This past June, the United States Department of the Interior invited Native Americans of Hawai’i to gather at a very special meeting concerning the possible formation of a federally-recognized nation. Of course, like any debate, there were two opposing schools of thought. Some believed that the nation would be a good idea, while others hope to remove the United States entirely and reclaim independence from any and all foreign powers. The latter group formed most of the speakers that night.
Despite the majority of the speakers protesting an illegitimate, occupational government, according to University of Hawai’i’s law professor Williamson Chang, only approximately 35% if those present fell into the camp of independence, and they are simply a loud minority, albeit a large minority. However, the importance in this movement is the surprising amount of unity. Hawai’i is not very well-known for it’s people coming together and agreeing on subjects of interest.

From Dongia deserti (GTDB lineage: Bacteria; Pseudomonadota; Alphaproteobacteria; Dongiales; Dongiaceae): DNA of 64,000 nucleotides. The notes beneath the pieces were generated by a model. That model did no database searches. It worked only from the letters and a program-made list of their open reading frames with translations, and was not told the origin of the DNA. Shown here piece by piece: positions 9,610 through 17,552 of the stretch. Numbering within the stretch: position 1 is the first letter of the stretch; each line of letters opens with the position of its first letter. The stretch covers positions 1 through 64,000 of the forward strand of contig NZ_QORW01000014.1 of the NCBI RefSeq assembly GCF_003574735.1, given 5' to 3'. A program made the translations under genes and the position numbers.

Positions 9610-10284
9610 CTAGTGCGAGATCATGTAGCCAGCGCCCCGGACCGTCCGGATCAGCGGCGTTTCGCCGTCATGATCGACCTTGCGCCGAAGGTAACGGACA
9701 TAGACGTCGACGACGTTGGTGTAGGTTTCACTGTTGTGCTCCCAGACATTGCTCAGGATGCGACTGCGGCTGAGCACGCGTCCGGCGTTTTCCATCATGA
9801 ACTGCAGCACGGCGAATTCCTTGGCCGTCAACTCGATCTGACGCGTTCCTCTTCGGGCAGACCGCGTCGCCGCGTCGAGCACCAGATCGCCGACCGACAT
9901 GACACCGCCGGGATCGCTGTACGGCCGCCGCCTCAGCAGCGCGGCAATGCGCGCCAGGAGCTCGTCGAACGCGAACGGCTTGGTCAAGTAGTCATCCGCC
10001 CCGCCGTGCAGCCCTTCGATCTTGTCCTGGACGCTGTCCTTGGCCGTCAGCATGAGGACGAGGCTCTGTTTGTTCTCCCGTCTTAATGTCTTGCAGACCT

King Kamehameha I united the Hawai’ians for the first time in history in 1810. By the time of Queen Lili’uokalani fifty years later, the United States had begun to encroach on Hawai’ian rights. Dole Company, backed by U.S. Marines, seized the island chain in 1893, although it was quickly rescinded by President Taft. A mere six years later, after stalemating between the executive and legislative branches, Hawai’i was annexed unlawfully by Congress, but without protest.
Hawai’i’s best hope at either a federally-recognized nation or independence is quickly fading, however. President Obama is nearing the end of his second term. A Hawai’ian himself, Obama promoted the Hawai’ian nation the last time it had been brought before Congress.
The aha, or convention, concerning the Hawai’ian nation has been chartered for April 2015 to allow time for level heads to reign and tempers to simmer. Perhaps opinions will change by then. If the past has shown anything, only dramatic policy change for Hawai’ians would persuade many of them to remain in the fold.